PhD defense session
 
 Effects of External Fields on Biological Systems: From magnetotactic bacteria to ligand-receptor complexes

Abstract:

Magnetotactic bacteria generally tend to swim along the external magnetic field lines due to their internal, permanent, dipolar magnetic moment. These bacteria contain intracellular structures known as magnetosomes, comprising magnetic nanoparticles such as magnetites. Because of the high control precision in their internal mechanism of synthesizing magnetic nanoparticles, magnetotactic bacteria have emerged as interesting model systems in the investigation of mineralization processes in the biological context. In this thesis, we study the steady-state behavior of model magnetic microswimmers of varying self-propulsion strength in a Couette flow subjected to an external magnetic field. The Couette flow is confined in a planar channel with no-slip walls. Aside from their self-propulsive motion, microswimmers undergo translational and rotational Brownian motion, necessitating a probabilistic description. The latter is achieved through Smoluchowski equation, governing the steady-state, joint, position-orientation probability distribution function of swimmers. In the cases where the magnetic dipole moment of the microswimmers is aligned with their self-propulsive direction, the change in the direction of the magnetic field controls the effective swim direction of the particles, which is investigated in detail in the first part of thesis. Thus, in the case of an upward transverse field, the swimmers are found to migrate toward the top wall, swimming in two distinct (bimodal) populations of downstream and upstream swimmers, or a single (unimodal) downstream population, depending on the strength of the magnetic field. The situation is reversed with the reversal of the direction of the transverse magnetic field. This behavior can be understood based on the competition between magnetic and shear-induced torques imparted on the swimmers. We then study the role of a finite misalignment angle between the magnetic dipole moment and the self-propulsive direction, and discuss its consequences on the distribution of swimmers on the channel walls; hence, putting forward potential routes for separating swimmers based on the mentioned misalignment angle. The shape of the swimmers, being either needle-like or spheroidal within our models, is addressed in our analyses, especially in wide channels. In the second part of this thesis, we study the role of an external electric field on the structural changes of dopamine-D3 receptor complexes. Dopamine as a neurotransmitter plays a critical role in the functioning of the central nervous system. The structure of D3 receptor as a member of class A G-protein coupled receptors has previously been reported. We use Molecular Dynamics simulations to investigate the effect of an oscillating electric field with different frequencies applied on the complex in different directions. The simulations display no particular pattern of influence due to the electric field frequency, when the external field is applied along the z-direction (axial direction). Also applying intense oscillating electric field along the z-direction, being along the axis of the stable a helices, does not appear to a significant effect on the dopamine-D3 receptor complex. However, external field frequency is an important factor affecting the function of D3 receptor when it is applied within the x-y plane. At frequency of 0.6 GHz, used in communication technologies, there is a significant change in the distance between Arg3.5 and Glu6.30, leading as a result, to the highest broken salt bridge probability. Computing the correlation coefficient between different variables shows that increasing the field frequency can weaken the interaction between the ligand and the receptor, and may stabilize the ionic lock. This can be an evidence supporting the role of the salt bridge breaking within the activation process in the D3 receptor.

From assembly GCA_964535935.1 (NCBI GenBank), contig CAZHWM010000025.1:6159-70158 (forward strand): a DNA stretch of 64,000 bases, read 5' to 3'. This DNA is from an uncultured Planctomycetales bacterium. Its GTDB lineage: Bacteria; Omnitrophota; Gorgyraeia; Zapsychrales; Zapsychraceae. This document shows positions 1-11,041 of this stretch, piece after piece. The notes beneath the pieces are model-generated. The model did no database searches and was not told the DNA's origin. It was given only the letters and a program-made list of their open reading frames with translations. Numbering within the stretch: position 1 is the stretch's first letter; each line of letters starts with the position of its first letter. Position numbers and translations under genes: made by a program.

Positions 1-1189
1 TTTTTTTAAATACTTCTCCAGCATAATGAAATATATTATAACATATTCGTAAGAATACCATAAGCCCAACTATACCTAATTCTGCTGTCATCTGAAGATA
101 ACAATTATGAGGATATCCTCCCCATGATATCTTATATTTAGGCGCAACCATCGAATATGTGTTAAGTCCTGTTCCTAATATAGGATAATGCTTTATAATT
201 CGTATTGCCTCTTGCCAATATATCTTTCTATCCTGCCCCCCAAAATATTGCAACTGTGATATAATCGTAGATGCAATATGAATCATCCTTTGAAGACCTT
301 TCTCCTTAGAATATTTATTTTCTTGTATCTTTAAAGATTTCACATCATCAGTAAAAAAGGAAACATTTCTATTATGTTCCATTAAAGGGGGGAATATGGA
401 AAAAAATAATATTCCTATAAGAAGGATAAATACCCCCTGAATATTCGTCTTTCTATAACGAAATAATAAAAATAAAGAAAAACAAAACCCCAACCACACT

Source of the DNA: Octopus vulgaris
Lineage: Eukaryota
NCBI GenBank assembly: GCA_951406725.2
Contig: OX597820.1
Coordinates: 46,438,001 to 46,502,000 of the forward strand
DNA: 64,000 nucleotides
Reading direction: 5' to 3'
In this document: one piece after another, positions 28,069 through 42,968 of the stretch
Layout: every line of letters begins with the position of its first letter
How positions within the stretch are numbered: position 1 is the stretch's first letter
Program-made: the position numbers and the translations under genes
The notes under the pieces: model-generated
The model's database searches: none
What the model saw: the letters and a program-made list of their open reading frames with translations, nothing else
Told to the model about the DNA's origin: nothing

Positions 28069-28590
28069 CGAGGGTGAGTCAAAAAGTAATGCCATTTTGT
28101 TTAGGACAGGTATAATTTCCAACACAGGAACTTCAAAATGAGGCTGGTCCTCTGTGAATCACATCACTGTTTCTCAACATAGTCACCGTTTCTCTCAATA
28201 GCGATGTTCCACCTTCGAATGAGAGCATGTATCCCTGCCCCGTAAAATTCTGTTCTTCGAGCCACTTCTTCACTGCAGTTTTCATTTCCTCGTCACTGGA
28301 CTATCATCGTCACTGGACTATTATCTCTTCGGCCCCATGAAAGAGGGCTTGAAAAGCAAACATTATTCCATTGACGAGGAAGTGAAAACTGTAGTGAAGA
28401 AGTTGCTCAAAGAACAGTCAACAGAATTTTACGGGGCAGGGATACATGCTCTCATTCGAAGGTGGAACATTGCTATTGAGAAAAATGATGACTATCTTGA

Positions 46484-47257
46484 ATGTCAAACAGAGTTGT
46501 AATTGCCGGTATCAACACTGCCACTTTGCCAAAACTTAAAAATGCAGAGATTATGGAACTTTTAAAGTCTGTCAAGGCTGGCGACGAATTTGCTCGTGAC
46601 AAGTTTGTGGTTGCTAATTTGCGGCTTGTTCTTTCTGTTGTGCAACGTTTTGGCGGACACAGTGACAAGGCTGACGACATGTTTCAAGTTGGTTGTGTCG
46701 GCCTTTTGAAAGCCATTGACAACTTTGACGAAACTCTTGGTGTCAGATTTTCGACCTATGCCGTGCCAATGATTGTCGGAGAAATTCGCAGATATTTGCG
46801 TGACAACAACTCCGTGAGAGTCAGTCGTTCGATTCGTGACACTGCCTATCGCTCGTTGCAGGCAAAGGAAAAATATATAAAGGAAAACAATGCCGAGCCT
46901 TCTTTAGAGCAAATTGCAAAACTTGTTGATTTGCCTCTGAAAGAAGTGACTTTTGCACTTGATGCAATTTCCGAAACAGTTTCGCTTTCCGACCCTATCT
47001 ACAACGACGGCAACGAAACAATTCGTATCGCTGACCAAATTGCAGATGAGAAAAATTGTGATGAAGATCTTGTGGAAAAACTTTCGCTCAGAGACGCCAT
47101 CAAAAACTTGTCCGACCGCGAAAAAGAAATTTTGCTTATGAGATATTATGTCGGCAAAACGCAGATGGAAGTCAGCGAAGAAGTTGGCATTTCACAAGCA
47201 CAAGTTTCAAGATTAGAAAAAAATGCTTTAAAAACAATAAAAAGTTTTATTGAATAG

Speaker:Zohreh Fallah
Date:22 November 2018
Time:10:00 AM
Venue:Farmaniyeh Building, Classroom D


 
 
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